A Conservation Area is a designated location that is desirable because of the (mainly) historical or special architecture situated there. So it’s not surprising to learn that the UK is home to a plethora of Conservation Areas, thanks to its rich and colourful cultural and social history.
Although an historic building is an important landmark, quite often the setting and surrounding that it is set in are just as significant. A conservation area doesn’t necessarily automatically refer to the multitude of grand, old castles and aristocratic homes and their grounds that are peppered across the country. A conservation area can encompass all manner of buildings, from a row of small cottages, to a street of town houses or even a whole district of socially, aesthetically or culturally important buildings and landscapes. These significant historic buildings can become part of an area that needs preserving and protecting and from arbitrary or imprudent changes.
Regulating and Preserving
If you live or are planning to move into a Conservation Area, you may not be aware of some of the regulations designed to protect these special locations. A dwelling in a Conservation Area has certain limitations placed up on the permitted development rights, and both you and your builder or architect should be aware of exactly what these limitations are before you start any building work.
These limitations are issued by the local Council over a particular area, and Conservation areas are subject to what is known as an Article 4 Direction. The idea is that by removing normal permitted development rights, planning permission has to be sought to that any changes can be strictly regulated and controlled to retain the character of the area.
So the buildings within a Conservation Area are protected by law, and so any alterations, additions or demolishment must have to gained planning permission or conservation area consent from your relevant council authority. If you go ahead and make any changes without consent, you could very well find yourself facing prosecution.
But that is not to say that all changes will be refused and outlawed – after all, Conservation Areas are often part of an otherwise normal, thriving community that needs to change in order to remain thriving and prosperous. But at the same time, the character of an area needs to be preserved, so if you are planning on erecting a garden building in a conservation area, planning permission or conservation area consent will probably need to be sought to ensure that the proposed buildings are sympathetic to their surroundings.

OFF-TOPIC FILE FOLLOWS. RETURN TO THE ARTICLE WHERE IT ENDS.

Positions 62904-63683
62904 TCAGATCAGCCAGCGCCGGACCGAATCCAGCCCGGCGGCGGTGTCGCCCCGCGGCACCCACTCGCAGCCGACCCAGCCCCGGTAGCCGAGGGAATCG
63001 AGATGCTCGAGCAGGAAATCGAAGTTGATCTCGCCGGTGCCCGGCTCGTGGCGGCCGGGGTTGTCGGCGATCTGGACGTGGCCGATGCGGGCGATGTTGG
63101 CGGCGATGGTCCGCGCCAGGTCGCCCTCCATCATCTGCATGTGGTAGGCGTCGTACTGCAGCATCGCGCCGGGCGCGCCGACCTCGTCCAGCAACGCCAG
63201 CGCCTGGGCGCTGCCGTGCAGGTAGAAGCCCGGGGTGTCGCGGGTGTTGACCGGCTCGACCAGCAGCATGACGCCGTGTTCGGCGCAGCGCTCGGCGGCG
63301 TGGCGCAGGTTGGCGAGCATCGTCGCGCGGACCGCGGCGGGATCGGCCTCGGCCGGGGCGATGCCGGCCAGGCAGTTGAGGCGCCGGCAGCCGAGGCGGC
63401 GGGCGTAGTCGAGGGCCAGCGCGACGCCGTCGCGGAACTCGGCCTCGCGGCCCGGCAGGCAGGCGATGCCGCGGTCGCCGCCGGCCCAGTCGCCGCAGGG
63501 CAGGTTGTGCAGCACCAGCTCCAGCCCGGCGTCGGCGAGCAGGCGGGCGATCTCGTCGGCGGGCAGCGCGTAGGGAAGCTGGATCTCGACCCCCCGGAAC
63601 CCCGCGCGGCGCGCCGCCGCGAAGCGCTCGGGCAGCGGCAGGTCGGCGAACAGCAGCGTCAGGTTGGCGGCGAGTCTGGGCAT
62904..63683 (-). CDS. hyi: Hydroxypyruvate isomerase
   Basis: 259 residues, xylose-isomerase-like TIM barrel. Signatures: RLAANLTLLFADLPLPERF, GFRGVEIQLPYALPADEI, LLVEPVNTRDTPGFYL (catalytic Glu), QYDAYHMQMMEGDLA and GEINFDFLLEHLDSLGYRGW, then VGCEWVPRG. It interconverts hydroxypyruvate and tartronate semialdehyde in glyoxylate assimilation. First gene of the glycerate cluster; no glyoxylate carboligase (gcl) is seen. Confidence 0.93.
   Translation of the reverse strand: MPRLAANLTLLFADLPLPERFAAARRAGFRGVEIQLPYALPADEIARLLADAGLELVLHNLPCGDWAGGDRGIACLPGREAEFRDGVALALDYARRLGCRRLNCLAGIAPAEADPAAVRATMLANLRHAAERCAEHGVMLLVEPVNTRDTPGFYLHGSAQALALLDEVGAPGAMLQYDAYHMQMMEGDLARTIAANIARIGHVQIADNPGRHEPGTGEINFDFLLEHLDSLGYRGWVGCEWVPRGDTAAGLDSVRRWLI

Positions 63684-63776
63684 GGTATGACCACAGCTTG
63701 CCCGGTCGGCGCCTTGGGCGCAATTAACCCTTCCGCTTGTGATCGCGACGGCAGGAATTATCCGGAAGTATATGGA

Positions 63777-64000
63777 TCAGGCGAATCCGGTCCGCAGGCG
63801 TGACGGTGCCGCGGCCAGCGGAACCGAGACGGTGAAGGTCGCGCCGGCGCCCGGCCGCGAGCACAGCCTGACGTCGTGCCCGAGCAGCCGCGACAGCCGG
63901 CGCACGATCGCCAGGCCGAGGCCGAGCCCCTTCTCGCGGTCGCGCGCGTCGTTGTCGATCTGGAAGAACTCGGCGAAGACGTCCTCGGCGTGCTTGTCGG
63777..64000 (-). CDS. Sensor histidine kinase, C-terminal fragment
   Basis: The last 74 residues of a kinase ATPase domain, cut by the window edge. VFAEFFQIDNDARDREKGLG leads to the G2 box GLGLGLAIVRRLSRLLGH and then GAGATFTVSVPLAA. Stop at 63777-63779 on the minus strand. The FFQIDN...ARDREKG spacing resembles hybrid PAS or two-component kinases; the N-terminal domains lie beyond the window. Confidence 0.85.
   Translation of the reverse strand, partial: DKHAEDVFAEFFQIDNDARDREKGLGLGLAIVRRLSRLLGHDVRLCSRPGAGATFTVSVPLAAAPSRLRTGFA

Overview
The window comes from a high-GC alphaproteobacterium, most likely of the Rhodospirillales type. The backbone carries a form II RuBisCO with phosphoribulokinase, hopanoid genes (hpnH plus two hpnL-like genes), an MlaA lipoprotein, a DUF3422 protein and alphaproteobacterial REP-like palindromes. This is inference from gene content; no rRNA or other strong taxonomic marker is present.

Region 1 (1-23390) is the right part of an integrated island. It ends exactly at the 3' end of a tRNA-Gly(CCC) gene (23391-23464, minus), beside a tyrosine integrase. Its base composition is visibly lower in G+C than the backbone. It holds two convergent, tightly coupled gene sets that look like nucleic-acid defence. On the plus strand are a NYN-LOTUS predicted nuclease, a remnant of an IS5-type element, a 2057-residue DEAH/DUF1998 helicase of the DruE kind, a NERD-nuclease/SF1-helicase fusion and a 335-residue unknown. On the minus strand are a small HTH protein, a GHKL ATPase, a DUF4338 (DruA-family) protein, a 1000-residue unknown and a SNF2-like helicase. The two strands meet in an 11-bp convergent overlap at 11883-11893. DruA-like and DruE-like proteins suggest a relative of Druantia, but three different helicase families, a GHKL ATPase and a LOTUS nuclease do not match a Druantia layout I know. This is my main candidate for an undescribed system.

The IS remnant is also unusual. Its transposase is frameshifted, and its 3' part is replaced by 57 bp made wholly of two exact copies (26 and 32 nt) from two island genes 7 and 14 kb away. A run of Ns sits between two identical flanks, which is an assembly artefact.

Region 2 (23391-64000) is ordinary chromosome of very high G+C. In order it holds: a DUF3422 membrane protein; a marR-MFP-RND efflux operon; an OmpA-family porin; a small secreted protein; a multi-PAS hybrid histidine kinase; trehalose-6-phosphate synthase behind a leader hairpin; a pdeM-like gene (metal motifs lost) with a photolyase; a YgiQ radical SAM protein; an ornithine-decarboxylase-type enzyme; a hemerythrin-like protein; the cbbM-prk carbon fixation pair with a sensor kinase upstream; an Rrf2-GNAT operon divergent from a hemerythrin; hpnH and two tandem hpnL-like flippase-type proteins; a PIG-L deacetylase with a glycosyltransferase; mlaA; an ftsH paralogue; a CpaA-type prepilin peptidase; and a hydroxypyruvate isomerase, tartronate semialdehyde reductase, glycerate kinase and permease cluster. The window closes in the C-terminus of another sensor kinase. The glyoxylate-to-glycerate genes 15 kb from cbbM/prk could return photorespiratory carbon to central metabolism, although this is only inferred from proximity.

Garden Buildings and Conservation Areas
Garden buildings in conservation areas are also commonly affected by the extra regulations that affect changes or additions to the main dwelling. Planning permission can sometimes relate to otherwise ancillary garden buildings such as a garden shed, log cabin, summerhouse and even a greenhouse. In some cases, the planning permission consent requirements are more specific, in that they might relate to specific areas within your property where planning permission will need to be sought for any extensions or building work. Typically this might include instances where your proposed garden building will be seen from the road, a waterfront, path or other open spaces.
But in many cases, a simple garden shed or greenhouse, if situated in a rear garden and under a certain size limitation (which can vary from council to council) can be erected without going through the rigmarole of conservation area consent or planning permission.
If you are planning on demolishing any existing garden outbuildings in a Conservation area, you will certainly need to contact your council beforehand to check whether it will be allowed. This applies even if you are only planning on demolishing a small portion of the building – conservation area consent will probably still need to be sought.
Help Secure Consent
If you are keen to add a new garden building to your property within a Conservation Area, then there are ways to help secure planning permission and conservation area consent. The whole ethos behind a Conservation Area is that any changes or additions are in keeping and sympathetic to the surroundings – so this should be the case with your proposed new development, however small. You want to keep any new developments completely in character – the longer they look like they’ve been in situ, perhaps all the better. Keeping in character means that you should consider factors such as size and proportion in relation to the surroundings, materials, architectural style and location of the structure.
For example, you may want to erect a building for use as a retreat or garden office. Typically many of these buildings are pre-fabricated timber clad structures that resemble decorative garden sheds, summerhouses or even a large log cabin. But if your house is built from a local stone, and any other outbuildings are made from the same stone, then it might help your cause if you plan to source local natural stone to complement the existing structures. A planned overly large modern log cabin for a garden office may be considered as completely out of place, and won’t be allowed.
So the best advice is to have a good idea of what changes you want to make, and try your best to make them so that they’re in keeping with the locality before you approach your council for consent. In a conservation area, you should never assume that your proposed garden building will be accepted – consent first, build later!